CHICAGO -- Transora, one of the three major exchanges serving the food industry, is poised to begin providing retailers access to its electronic Data Catalogue within the next several months, according to Judy Sprieser, CEO of the exchange.
Manufacturers have been loading item information, used for procurement auctions, into the catalogs since Transora took it live last July.
For the past two months, Transora has been working to establish connectivity to retailers through various channels, Sprieser said.
To do that, the exchange is preparing to begin rolling out the service on a case-by-case basis.
The connection between retailers and the information contained in the Data Catalogue will make it easier for retailers to do more than participate in auctions, industry observers said.
It will allow retailers to advance beyond auctions and start using more sophisticated applications like Collaborative Planning Forecasting and Replenishment (CPFR).
"They [retailers] are going to have access to more accurate, standards-compliant, real-time product information, which will get rid of all those administrative headaches that lead to inaccurate orders.
"This is the critical foundation for a much more accurate supply of information," Sprieser said.
Sprieser is optimistic regarding the potential of the standardized item catalog and future applications, such as CPFR.
However, she expressed frustration over the slow progress being made with coming up with universal standards for item identification necessary to help facilitate the process.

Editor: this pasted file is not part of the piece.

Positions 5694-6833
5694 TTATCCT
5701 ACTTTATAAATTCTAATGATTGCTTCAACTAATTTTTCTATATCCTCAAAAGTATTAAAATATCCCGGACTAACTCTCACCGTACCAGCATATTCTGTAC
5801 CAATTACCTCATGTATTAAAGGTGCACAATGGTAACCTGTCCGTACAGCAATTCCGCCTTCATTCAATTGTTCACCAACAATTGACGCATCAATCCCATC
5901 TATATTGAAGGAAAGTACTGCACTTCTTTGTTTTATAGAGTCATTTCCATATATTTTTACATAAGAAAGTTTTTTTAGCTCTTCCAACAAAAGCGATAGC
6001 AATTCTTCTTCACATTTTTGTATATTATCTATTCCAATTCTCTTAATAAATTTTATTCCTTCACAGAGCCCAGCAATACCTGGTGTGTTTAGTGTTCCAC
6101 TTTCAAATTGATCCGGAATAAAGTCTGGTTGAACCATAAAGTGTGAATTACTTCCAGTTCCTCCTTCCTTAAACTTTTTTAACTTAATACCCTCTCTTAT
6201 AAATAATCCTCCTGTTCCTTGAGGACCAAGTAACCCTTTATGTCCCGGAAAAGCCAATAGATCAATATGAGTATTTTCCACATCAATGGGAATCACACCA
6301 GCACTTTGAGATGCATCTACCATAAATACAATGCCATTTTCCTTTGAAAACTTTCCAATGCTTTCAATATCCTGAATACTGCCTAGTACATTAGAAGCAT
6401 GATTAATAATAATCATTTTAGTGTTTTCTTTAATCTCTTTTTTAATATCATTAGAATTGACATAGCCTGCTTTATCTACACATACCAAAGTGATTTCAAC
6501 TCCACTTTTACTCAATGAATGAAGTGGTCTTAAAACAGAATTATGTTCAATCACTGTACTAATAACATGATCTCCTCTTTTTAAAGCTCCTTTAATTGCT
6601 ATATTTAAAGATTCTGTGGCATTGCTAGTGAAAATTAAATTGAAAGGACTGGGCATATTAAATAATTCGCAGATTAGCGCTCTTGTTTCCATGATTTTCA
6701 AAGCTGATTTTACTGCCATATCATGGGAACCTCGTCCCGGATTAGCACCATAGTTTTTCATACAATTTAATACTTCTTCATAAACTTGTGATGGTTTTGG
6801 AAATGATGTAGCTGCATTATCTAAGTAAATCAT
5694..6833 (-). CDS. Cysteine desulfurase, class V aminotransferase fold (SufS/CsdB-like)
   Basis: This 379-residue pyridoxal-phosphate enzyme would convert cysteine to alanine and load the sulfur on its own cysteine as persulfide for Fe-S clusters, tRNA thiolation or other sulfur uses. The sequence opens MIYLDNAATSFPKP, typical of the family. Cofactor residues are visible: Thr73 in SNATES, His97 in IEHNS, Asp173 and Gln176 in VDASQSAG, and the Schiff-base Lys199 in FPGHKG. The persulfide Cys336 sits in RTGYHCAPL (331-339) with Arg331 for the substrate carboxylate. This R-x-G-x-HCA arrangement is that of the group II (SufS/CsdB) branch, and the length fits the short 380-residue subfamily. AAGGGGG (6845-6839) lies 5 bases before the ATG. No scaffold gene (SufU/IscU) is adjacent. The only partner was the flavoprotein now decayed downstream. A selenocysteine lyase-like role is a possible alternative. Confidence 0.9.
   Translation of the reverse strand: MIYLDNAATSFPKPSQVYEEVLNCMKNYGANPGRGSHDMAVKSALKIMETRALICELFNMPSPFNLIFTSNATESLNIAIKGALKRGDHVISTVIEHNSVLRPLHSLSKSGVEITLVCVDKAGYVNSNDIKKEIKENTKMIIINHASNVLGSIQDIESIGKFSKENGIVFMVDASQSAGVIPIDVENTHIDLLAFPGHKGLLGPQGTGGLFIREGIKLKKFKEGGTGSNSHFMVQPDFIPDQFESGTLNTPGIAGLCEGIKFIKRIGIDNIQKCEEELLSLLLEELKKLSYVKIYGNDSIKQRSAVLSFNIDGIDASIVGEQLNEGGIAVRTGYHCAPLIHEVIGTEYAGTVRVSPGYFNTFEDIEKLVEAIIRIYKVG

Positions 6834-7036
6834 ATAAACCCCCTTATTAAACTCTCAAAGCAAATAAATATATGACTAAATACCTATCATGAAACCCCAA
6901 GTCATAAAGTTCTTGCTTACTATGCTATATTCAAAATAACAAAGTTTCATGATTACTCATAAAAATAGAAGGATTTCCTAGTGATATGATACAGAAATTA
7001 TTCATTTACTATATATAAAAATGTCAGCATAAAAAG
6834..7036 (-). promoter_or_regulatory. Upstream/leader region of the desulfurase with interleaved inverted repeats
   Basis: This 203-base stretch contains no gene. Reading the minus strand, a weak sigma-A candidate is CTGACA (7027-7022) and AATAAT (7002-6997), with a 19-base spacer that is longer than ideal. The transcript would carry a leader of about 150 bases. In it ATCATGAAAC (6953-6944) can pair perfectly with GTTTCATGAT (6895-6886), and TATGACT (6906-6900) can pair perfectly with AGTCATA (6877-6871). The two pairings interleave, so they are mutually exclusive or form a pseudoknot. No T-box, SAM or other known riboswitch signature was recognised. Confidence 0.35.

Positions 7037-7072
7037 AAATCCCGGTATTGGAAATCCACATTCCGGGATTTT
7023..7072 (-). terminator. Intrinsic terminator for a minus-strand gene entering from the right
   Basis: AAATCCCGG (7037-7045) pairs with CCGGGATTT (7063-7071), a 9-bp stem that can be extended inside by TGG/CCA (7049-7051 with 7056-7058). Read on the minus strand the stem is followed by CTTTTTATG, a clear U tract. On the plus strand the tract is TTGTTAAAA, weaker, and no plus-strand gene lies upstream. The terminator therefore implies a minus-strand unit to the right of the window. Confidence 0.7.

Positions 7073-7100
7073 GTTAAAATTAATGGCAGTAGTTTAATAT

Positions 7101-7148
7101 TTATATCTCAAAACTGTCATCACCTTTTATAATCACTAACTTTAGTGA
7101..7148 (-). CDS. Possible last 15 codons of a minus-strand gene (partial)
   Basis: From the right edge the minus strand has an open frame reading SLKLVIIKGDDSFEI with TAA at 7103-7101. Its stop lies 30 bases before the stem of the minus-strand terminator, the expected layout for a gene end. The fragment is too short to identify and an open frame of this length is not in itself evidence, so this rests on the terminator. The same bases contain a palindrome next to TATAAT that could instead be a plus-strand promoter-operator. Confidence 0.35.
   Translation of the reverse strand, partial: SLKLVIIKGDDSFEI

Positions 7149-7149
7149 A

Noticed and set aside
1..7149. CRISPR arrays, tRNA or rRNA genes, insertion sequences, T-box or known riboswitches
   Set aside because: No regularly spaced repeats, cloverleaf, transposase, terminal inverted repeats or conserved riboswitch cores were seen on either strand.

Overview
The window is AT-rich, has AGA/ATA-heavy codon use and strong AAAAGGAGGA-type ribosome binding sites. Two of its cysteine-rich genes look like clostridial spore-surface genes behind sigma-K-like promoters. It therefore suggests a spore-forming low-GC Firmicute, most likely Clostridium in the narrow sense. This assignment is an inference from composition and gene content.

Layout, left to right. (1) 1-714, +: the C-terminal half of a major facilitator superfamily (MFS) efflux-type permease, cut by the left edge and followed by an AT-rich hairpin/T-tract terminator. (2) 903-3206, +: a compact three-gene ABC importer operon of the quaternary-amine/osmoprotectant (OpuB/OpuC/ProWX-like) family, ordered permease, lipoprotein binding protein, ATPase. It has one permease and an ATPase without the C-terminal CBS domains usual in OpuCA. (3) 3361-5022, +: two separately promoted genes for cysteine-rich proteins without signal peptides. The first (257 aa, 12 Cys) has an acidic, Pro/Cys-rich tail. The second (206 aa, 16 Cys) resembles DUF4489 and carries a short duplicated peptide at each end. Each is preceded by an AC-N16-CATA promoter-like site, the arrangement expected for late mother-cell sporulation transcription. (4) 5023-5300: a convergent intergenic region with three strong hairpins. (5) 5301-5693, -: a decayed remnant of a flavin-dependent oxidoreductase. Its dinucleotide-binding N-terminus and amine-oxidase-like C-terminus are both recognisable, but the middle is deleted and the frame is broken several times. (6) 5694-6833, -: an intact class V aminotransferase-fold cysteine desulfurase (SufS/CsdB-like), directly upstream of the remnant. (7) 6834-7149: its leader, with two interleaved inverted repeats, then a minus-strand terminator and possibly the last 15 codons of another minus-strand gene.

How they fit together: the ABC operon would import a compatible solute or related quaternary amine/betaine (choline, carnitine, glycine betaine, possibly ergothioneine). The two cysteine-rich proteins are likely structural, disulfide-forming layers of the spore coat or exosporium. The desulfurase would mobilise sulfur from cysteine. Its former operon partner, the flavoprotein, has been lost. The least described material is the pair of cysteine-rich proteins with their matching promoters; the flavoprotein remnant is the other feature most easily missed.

"We still don't have a standard protocol for CPFR," she said. "Today, it is a dabbler's tool, being used by several companies but with a limited number of trading partners."
According to Sprieser, retailers are still waiting for a clear vision of how this data is going to flow. Many are uncertain as to the best way to go about accessing the available information, and are not yet willing to commit.
"Retailers cannot be sure that if they invest in a certain access point, that will be the way to go at the end of the day," she said.
Sprieser predicted a fair amount of experimentation in the immediate future.
At this point, Transora is working to ensure that retailers can access the catalog regardless of their point of entry.
Moreover, Transora wants to make it available to retail members and non-members.
Sprieser noted an increasing degree of cooperation between the exchanges as they strive to be more collaborative.
The two other major exchanges are the WorldWide Retail Exchange, Alexandria, Va., and GlobalNetXchange, San Francisco.
While both WWRE and GNX were established by retailers.
Transora was established by CPG companies .
However, industry observers have noted that Transora has been trying to become more retail-oriented.